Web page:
DATE OF EVENT: Sunday, Aug. 1, 1993
DATE PUBLISHED: Monday, Aug. 2, 1993, in The Kansas City Star
Editor’s note: The death of philanthropist Ewing Marion Kauffman saddened thousands of Kansas City residents. It also raised questions about the future of the Royals. Only a few months before his death, Kauffman had basically given the team to Kansas City, preserving his baseball legacy.
Ewing Marion Kauffman, who was born humble on a farm but became a noble philanthropist and Kansas City’s most accomplished businessman, died Sunday. He was 76.
Sign Up and Save
Get six months of free digital access to The Kansas City Star
Kauffman created the former Marion Laboratories Inc., which gave jobs to thousands and where his share-the-wealth philosophy created 300 Kansas City millionaires. He founded and nursed the Kansas City Royals baseball team, which ensured that the city kept its major-league status. And he left about $1 billion of his wealth in a foundation that aims to improve the lives of underprivileged youths for decades to come. …
When the Kansas City Athletics baseball team moved to Oakland, Calif., after the 1967 season and it appeared that Kansas City would not get a major-league expansion franchise, the Kauffmans stepped forward and bought a franchise. The Kansas City Royals and the Kauffmans became area sports heroes.
In 1976, Kauffman revealed that he had had second thoughts about owning a major-league team.
“If I had it to do over again,” he said at the time, “I would have used the money more wisely. There is so much Mrs. Kauffman and I could do in the Kansas City area in the health-care field. For all of the millions we have spent on the Royals, we could have put in a complete coronary-care system. But I’ll never make that statement again if we get into the World Series.”
In 1980 the Royals did make it into the World Series but lost to the Philadelphia Phillies in six games. In 1985 the Royals won the Series, defeating the St. Louis Cardinals in seven games.
In 1981, when he was 65, Kauffman said he would like to sell half of the franchise and the rest later. …
Kauffman had to go out of town to find a buyer. Avron B. Fogelman, a real estate developer from Memphis, Tenn., eventually bought half of the Royals.
But when Fogelman’s real estate investments went sour, Kauffman was forced essentially to buy back Fogelman’s half of the team — at terms favorable to Fogelman — in January 1991.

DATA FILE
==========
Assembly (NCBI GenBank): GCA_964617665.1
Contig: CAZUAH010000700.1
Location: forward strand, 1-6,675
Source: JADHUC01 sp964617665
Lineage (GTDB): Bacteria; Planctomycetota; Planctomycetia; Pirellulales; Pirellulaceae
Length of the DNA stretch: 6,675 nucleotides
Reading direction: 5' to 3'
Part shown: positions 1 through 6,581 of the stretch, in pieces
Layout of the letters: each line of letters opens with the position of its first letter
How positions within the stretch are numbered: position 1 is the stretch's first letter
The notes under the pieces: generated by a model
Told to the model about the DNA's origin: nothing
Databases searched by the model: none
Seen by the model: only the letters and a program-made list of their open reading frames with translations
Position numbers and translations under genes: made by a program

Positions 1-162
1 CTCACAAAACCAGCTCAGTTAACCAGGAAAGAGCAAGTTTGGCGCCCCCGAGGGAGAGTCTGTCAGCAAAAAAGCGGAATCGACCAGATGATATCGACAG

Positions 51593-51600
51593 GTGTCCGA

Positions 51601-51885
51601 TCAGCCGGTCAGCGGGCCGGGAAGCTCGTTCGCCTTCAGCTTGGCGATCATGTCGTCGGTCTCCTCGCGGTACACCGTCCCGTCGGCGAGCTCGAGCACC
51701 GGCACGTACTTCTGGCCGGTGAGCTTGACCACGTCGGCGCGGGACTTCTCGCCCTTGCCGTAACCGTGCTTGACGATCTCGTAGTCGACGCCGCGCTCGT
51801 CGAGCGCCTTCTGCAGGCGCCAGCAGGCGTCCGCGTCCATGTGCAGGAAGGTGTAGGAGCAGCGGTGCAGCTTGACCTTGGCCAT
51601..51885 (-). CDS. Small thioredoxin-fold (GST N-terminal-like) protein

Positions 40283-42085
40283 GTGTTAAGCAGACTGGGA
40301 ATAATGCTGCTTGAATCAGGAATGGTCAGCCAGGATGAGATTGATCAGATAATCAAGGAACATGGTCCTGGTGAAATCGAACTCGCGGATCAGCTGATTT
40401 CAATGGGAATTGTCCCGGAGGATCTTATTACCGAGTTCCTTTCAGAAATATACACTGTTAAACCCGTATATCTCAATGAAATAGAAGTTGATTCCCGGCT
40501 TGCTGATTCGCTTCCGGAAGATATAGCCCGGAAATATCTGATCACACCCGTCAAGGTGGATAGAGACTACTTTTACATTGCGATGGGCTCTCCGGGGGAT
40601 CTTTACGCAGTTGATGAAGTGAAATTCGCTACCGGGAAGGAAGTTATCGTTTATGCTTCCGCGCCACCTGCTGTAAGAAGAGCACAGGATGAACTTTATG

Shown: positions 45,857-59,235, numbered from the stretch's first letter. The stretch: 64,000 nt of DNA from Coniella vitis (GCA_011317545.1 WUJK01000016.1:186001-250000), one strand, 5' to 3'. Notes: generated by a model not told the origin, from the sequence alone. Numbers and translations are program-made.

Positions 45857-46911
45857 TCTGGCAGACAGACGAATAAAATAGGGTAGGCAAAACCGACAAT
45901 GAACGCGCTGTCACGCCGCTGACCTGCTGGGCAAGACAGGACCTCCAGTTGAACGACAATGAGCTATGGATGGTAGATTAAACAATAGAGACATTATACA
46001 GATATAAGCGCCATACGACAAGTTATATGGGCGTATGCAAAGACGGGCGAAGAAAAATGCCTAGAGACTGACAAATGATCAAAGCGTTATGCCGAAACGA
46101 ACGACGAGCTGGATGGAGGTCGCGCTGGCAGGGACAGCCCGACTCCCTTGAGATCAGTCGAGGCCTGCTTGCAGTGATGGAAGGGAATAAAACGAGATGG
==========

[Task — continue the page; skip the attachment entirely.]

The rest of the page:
“The Fogelman deal was a very unhappy deal,” Kauffman said in the May 5 interview. “I was trying to see that we had a good owner to follow me, because I didn’t know what the future of my health was going to be.” …
Unable to find a buyer for the Royals, Kauffman in April announced a unique plan in which he basically would give the Royals — perhaps worth more than $100 million — to the community. He also would give enough money to help pay for some of the team’s losses for at least three years.
Although Kauffman’s succession plan for the Royals has not received official approval, Kauffman’s death does not greatly complicate the plan, officials said. It can proceed without him …
By the 1980s, the philanthropic endeavors of Ewing and Muriel Kauffman started coming to the fore at an ever-faster clip …
In 1982, the Kauffmans were in the forefront to get a 911 emergency telephone system for the city.
In 1984, the Kauffmans unveiled “Project STAR,” a multimillion-dollar program aimed at preventing drug abuse. They made the commitment in the wake of cocaine possession charges then being filed against four Royals players.
In April 1988, Kauffman initiated “Project Choice,” perhaps his most startling program. He told 250 eighth-graders at Westport Middle School that he would pay their way through the college of their choice. All they had to do was stay out of trouble, avoid teen-age parenthood and graduate from high school. …
Finally, these programs, along with others, were folded into the Ewing Marion Kauffman Foundation. The foundation has about $800 million in Kauffman’s wealth already earmarked for it, and now it is expected to receive half the assets in Kauffman’s estate. That would push the foundation’s total assets to about $1 billion, by far the largest in Kansas City.
Editor’s note: An accompanying story speculated about the future of the Royals.
Ewing M. Kauffman’s death should not complicate his plan for the future of the Kansas City Royals, or, for that matter, the way the Royals operate in the meantime. But risks to the Royals long-term future in Kansas City remain.
Here are the highlights:
Michael E. Herman, Kauffman’s financial adviser, and Kauffman’s wife, Muriel M. Kauffman, essentially become co-trustees of the baseball team. Herman becomes the Royals’ official representative at baseball meetings.
As co-trustees, they inherit the legal ability to carry on Kauffman’s succession plan for the Royals, which calls for giving the team to the community while a permanent owner is sought. But if the fragile succession plan fails to gain government approval or hits some other insurmountable problem, Herman and Mrs. Kauffman would be obliged to give the Royals to the Ewing Marion Kauffman Foundation.
The foundation, by law, would have to sell the team fairly quickly to the highest bidder, even if that was an out-of-town buyer.